There are several patents which, like Hennings, teach an anchoring structure formed as one piece by cutting and bending sheet metal. These include Beirbach, U.S. Pat. No. 2,191,979, issued on Feb. 27, 1940, for a sleeper anchor; and Brooks, U.S. Pat. No. 1,423,991, issued on Jul. 25, 1922, for a screed holder. Both of these structures have a planar abutment portion and anchoring legs bent out from the planar abutment portion in one direction for embedding in concrete and have fastening legs bent in the opposite direction for retaining between them a wooden member. Fasteners are driven through ports in the fastening legs and into the wooden member. A problem with this general design is that the anchoring legs only provide minimal to moderate anchoring strength. Only irregularities in their faces or edges and minimal friction keep them from sliding straight out of the formed concrete. The legs do not hold nearly as well as would an open metal loop in the concrete. Alternatively, Brooks has anchoring legs with openings which might receive concrete, but these openings present a sharp line profile edge to anchor the apparatus, rather than a broad strip face. Another problem with this general design is that the apparatus must remain in its bulky final shape during storage and transport, and these shapes typically do not nest together well.

Bolton, et al., U.S. Pat. No. 2,182,579, issued on Dec. 5, 1939, teaches a flexible supporting connection. Bolton, et al., is much like Beirbach, except that it is formed of two parts bent out of sheet metal, and joined together around a block of rubber to dampen the transmission of sound waves. The problem is once again presented that the apparatus must remain in its bulky final shape during storage and transport, and this shape does not nest together well with others of the same design.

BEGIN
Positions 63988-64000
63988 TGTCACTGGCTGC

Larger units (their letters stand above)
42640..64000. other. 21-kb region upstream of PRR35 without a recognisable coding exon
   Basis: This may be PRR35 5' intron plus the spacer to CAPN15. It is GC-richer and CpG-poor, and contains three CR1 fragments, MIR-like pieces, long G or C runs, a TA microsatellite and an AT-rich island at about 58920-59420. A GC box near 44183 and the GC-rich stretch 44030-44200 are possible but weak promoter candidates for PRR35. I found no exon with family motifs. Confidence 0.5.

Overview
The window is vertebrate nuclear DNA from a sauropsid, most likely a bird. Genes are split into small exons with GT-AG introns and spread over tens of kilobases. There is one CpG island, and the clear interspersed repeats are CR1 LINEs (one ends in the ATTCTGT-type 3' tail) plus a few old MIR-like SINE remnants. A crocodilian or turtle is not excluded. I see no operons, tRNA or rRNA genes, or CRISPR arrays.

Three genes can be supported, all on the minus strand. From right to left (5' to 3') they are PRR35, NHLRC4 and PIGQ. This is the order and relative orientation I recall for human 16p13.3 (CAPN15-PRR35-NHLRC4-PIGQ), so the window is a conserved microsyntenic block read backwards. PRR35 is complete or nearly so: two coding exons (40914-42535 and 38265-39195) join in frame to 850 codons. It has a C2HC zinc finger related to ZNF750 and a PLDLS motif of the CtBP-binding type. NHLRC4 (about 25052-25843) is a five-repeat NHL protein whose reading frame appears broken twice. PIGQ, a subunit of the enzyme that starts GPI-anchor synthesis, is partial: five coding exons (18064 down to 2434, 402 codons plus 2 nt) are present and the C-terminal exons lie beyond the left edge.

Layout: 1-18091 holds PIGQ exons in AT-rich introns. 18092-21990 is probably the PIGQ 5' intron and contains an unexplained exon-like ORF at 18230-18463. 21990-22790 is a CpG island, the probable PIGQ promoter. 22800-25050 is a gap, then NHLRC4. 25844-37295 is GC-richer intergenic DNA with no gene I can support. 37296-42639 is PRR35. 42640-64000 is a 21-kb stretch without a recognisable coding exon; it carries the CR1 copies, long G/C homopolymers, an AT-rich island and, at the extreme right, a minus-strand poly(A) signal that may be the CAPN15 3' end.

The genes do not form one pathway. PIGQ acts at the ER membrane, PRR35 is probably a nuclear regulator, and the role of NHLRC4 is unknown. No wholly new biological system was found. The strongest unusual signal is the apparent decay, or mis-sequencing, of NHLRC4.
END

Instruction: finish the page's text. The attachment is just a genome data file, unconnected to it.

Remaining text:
Another general anchor design is revealed in Colonias et al., U.S. Pat. No. 4,995,206, issued on Feb. 26, 1991, for an elevated post base; and in Gilb, U.S. Pat. No. 4,096,677, issued on Jun. 27, 1978. Both disclose a strip of sheet metal cut and bent into a complex U-shaped structure having a curved lower portion for embedding into concrete and a wooden member retaining upper portion including two member fastening legs. A problem with these structures is that the curved lower portion is mostly closed along its sides, adding complexity and expense to the design and limiting the entrance of wet cement within the curved lower portion, and thus minimizing anchoring strength. Another problem with these structures is that, once again, the apparatus must remain in its bulky final shape during storage and transport, and these shapes do not nest together well.

Braginetz, U.S. Pat. No. 4,527,375, issued on Jul. 9, 1985, discloses a deck board anchor bracket. Braginetz is essentially a U-shaped member having a curved portion for wrapping around a first plank and having leg portions split into forks to receive a perpendicular second plank. A problem with Braginetz is that no provision is made for anchoring a plank to a concrete structure.

It is thus an object of the present invention to provide an anchoring apparatus for joining beams to concrete structural members, the apparatus being formed of two parts which can nest against like parts for compact transport and storage.

It is another object of the present invention to provide such an anchoring apparatus which fastens to two faces of the beam for a secure and economical connection.

It is still another object of the present invention to provide such an anchoring apparatus which can be assembled with ease and minimal training, and in minimal time.

It is finally an object of the present invention to provide such an anchoring apparatus which is inexpensive to manufacture because the two apparatus parts are formed from sheet metal and require minimal cutting and minimal bending to take their specified configurations.